Bréchignac, F; Alexakhin, R; Bollhöfer, A; Frogg, K E; Hardeman, F; Higley, K; Hinton, T G; Kapustka, L A; Kuhne, W; Leonard, K; Masson, O; Nanba, K; Smith, G; Smith, K; Strand, P; Vandenhove, H; Yankovich, T; Yoshida, S

    2017-04-01

    During the past decades, many specialised networks have formed to meet specific radioecological objectives, whether regional or sectorial (purpose-oriented). Regional networks deal with an array of radioecological issues related to their territories. Examples include the South Pacific network of radioecologists, and the European network of excellence in radioecology. The latter is now part of the European platform for radiation protection. Sectorial networks are more problem-oriented, often with wider international representativeness, but restricted to one specific issue, (e.g. radioactive waste, low-level atmospheric contamination, modelling). All such networks, while often working in relative isolation, contribute to a flow of scientific information which, through United Nations Scientific Committee on the Effects of Atomic Radiation (UNSCEAR's) efforts of synthesis, feeds into the radiation protection frameworks of protecting humans and the environment. The IUR has therefore prompted a co-construction process aimed at improving worldwide harmonisation of radioecology networks. An initiative based on an initial set of 15 networks, now called the IUR FORUM, was launched in June 2014. The IUR Forum agreed to build a framework for improved coordination of scientific knowledge, integration and consensus development relative to environmental radioactivity. Three objectives have been collectively assigned to the IUR FORUM: (1) coordination, (2) global integration and construction of consensus and (3) maintenance of expertise. One particular achievement of the FORUM was an improved description and common understanding of the respective roles and functions of the various networks within the overall scene of radioecology R&D. It clarifies how the various networks assembled within the IUR FORUM interface with UNSCEAR and other international regulatory bodies (IAEA, ICRP), and how consensus on the assessment of risk is constructed. All these agencies interact with regional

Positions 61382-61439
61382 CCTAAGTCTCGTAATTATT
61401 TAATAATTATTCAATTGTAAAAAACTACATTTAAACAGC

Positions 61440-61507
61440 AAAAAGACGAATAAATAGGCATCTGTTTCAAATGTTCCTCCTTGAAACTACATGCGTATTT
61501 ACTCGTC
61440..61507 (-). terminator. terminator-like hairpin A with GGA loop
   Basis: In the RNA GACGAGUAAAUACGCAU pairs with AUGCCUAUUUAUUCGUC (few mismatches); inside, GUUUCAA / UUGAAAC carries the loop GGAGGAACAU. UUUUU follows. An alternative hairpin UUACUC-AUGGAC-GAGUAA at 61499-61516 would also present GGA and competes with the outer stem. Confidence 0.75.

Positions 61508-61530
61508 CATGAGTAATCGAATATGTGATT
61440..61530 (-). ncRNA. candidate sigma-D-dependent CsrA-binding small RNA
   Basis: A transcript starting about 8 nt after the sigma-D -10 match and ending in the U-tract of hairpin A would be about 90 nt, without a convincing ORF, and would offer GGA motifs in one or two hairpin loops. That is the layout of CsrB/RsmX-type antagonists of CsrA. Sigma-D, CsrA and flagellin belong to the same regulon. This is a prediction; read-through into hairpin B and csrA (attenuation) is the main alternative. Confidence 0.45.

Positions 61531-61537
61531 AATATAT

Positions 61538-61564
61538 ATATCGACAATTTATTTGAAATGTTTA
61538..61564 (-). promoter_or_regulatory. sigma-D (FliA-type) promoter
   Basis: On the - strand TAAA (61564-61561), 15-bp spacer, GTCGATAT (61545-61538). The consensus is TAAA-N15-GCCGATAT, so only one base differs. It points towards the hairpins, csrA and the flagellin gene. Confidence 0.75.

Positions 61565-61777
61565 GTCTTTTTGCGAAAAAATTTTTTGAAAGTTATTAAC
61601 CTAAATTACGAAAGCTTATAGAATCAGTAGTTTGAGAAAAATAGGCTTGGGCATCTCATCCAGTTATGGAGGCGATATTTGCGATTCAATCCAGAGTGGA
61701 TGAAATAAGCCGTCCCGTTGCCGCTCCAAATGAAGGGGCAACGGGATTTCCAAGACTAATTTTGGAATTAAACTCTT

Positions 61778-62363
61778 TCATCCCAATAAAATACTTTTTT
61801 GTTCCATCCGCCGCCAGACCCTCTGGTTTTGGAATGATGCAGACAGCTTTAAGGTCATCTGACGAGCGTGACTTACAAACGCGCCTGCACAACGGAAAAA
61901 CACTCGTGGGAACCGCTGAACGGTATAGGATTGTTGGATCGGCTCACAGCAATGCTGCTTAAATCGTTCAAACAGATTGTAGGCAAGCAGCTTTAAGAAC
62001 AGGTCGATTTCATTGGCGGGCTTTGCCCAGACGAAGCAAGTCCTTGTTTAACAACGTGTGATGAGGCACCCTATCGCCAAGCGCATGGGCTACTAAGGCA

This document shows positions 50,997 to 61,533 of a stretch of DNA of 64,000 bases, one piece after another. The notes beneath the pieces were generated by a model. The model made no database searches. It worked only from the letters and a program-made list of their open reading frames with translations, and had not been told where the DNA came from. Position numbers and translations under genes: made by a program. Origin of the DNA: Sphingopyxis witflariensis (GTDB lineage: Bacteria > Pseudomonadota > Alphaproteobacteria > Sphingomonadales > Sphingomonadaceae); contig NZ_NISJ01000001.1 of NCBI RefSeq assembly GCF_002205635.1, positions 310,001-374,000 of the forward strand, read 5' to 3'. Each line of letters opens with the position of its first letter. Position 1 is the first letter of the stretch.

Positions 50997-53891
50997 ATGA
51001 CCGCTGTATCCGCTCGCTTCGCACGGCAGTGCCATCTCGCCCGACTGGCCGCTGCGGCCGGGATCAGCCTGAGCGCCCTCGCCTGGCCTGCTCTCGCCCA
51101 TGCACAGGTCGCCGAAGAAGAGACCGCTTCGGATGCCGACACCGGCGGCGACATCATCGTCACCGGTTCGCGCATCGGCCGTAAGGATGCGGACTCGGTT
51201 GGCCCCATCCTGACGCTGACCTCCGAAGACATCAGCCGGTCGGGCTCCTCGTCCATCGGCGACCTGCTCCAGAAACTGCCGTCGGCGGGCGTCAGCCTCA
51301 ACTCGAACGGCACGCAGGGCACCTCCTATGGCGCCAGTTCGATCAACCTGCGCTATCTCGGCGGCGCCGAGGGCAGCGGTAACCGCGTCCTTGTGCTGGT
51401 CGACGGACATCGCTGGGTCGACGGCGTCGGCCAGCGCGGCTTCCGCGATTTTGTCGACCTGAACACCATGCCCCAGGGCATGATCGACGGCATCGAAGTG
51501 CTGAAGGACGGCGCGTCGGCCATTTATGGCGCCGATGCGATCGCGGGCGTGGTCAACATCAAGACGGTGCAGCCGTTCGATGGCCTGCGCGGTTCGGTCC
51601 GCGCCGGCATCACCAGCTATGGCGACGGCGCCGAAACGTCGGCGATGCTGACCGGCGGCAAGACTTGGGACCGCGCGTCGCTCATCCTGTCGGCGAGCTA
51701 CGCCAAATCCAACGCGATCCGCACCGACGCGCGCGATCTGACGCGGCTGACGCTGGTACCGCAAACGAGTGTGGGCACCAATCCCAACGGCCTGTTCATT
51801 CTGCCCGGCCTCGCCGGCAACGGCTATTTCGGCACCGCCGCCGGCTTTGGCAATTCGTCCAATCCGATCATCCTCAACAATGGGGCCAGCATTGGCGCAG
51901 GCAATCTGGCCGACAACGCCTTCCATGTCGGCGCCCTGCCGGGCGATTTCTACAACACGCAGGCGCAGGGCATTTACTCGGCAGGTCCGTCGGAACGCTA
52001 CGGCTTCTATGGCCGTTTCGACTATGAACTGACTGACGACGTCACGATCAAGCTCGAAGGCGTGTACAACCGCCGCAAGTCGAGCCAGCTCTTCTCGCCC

16. The IUR forum: worldwide harmonisation of networks to support integration of scientific knowledge and consensus development in radioecology

    International Nuclear Information System (INIS)

    Brechignac, F.; Alexakhin, R.; Bollhoefer, A.; Frogg, K.E.; Strand, P.; Hardeman, F.; Vandenhove, H.; Higley, K.; Hinton, T.G.; Nanba, K.; Kapustka, L.A.; Kuhne, W.; Leonard, K.; Masson, O.; Smith, G.; Smith, K.; Yankovich, T.; Yoshida, S.

    2017-01-01